9 Power Flow
9 Power Flow
Cimphony contains a balanced power flow engine that can analyse a network and perform a Newton- Raphson based power flow calculation. It currently supports CIM 14-16 with support for exporting the results as CIM State Variable data
9.1 Building a Power Flow Model
- From the main menu select Analysis and Run Power Flow…
- Select the IEEE 14 Bus Network from the Local Repository→IEEE Test Networks folder and click Next.
- For the power flow input parameters we can select from differentinputs: the steady state hypothesis values (i.e. the default values for CIM14-15 or the new steady state values added in CIM16); any SCADA measurement data if available; or an existing solution defined as state variables. Select the Steady State Hypothesis.
- The network can use either the pre-computed Topological Nodes (Bus/Branch) or Connectivity Node (Node/Breaker) data, with the option of computing the Bus/Branch model from the Connectivity Nodes at runtime. Select the Topological Nodes.
- There are no Energy Sources in the data so the option of converting them to Generators can be ignored.
- No existing islands exist in the data so this option is disabled.
- Click Build Power Flow Model to calculate the network and starting conditions for the power flow calculation.
- When this is complete the Next button will become active and a green tick will appear next to the Build Power Flow Button. Click Next.
9.2 Running the Power Flow
The Power Flow Starting Condition screen shows the computed Buses and Branches along with a summary of the number of islands and total load, generation and shunts on the system.
When the network produces multiple islands, multiple tabs are created for each island with a summary for each. The user can choose whether to include each island in the power flow calculation or to ignore it. If the island is not energised (i.e. has no input generation or negative loads) it will be disabled by default.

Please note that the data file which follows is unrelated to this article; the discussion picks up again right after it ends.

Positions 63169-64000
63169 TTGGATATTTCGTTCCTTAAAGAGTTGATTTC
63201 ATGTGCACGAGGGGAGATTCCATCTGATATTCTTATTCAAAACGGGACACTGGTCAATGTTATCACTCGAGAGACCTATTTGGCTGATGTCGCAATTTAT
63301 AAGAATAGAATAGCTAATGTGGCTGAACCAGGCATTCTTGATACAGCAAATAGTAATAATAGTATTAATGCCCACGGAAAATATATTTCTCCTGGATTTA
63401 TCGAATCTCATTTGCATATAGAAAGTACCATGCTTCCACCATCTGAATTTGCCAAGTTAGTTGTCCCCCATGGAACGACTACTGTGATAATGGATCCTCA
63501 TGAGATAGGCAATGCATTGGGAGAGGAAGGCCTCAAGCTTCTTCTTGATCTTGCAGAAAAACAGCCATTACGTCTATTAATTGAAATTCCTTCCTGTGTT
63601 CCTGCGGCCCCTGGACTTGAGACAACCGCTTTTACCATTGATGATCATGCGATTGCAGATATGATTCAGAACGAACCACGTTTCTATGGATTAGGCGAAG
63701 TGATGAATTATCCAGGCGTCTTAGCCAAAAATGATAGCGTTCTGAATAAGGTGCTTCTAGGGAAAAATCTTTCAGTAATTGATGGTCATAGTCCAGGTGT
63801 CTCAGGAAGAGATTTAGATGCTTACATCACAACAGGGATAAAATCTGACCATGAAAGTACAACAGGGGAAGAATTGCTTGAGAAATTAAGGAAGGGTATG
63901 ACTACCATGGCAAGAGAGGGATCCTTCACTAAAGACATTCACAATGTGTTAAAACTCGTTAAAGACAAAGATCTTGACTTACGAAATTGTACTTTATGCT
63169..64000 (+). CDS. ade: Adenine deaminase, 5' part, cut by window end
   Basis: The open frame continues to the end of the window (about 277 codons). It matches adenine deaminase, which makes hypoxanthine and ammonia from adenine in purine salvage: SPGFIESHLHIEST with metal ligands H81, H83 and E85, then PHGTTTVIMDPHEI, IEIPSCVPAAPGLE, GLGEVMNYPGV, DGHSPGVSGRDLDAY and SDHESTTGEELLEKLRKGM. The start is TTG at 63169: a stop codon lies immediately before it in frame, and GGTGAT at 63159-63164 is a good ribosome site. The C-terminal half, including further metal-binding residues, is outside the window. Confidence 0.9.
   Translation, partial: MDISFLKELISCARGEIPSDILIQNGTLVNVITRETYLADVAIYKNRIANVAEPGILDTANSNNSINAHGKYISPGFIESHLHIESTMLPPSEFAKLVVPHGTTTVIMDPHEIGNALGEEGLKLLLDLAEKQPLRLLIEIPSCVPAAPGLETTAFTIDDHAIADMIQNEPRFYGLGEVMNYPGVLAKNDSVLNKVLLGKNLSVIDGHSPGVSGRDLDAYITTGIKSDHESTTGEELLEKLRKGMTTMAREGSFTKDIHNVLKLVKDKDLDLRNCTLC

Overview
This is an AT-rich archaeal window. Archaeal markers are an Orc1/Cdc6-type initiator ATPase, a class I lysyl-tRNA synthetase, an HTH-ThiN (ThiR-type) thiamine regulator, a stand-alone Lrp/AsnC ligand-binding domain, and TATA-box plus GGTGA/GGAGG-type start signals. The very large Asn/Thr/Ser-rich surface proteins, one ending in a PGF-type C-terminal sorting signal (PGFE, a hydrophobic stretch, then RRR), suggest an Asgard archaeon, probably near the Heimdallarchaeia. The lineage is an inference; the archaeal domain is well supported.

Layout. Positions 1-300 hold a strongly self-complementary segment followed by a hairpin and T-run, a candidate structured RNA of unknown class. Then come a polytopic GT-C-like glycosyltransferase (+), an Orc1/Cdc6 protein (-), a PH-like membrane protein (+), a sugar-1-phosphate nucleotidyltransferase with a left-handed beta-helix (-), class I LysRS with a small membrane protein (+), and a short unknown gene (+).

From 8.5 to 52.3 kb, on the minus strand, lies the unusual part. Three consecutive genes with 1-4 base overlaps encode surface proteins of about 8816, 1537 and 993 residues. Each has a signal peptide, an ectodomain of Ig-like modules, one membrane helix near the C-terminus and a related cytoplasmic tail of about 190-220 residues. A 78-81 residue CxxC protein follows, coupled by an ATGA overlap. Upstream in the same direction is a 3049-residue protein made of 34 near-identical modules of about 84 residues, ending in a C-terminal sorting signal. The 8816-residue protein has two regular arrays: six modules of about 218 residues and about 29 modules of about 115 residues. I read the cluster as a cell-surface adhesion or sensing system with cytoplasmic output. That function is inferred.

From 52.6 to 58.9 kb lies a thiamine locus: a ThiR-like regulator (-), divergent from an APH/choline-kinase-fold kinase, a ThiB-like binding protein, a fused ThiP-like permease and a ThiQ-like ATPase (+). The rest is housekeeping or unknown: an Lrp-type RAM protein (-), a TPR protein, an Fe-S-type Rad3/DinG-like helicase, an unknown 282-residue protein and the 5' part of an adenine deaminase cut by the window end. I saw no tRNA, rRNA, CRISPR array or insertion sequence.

- Click on the Bus Name column to sort the buses by their name. Check that Bus 1 HV has its type set as Swing.
- Leave the Flat Start and Automatic Swing disabled as we should be able to solve without requiring a flat start and a swing bus is already defined so we do not have to automatically determine the best one.
- Click Run Power Flow to execute the power flow calculation.
- If the calculation converged then a green tick will appear in the tabof the island. The Bus and Branch views will be greyed out. Click the View Log button to see the calculation log.
- This shows how many iterations were required and the maximum PQDelta at each iteration (and which bus this was on). Click OK to closethis window.
- Click Next to load the Power Flow Results window showing thecalculated values for the buses and branches. This shows the voltage magnitudes and angles and all calculated real and reactive power generation.
The results should show that the swing bus, Bus 1 HV was held at a per-unit voltage of 1.0 and its angle held at 0.0 degrees. Its real and reactive generation will have changed to solve the network. For the PQ nodes the voltage magnitude and angle will both have varied and for PV buses the voltage will be at its initial starting value with a change to the angle and reactive generation
The Branches view shows the real and reactive power flows at each side of the branch and the resulting losses. The summary at the top sums these losses to show the overall loss in the system
- Click Next to get to the Power Flow Result Export page. Here different outputs can be generated
- Click Export Excel... and select a location on disk for an Excel file with the output results.
- Select Create State Variables to create the CIM State Variable results data.
- Select Create Headers to ensure the data is written out with the correct headers as defined by IEC 61970-552.
- Click Next for the file output page. Select the Open Grid Systems project and its networks folder. Set the file name to ieee14-sv.xml.
- Click Finish to generate this state variables data and write the file to disk.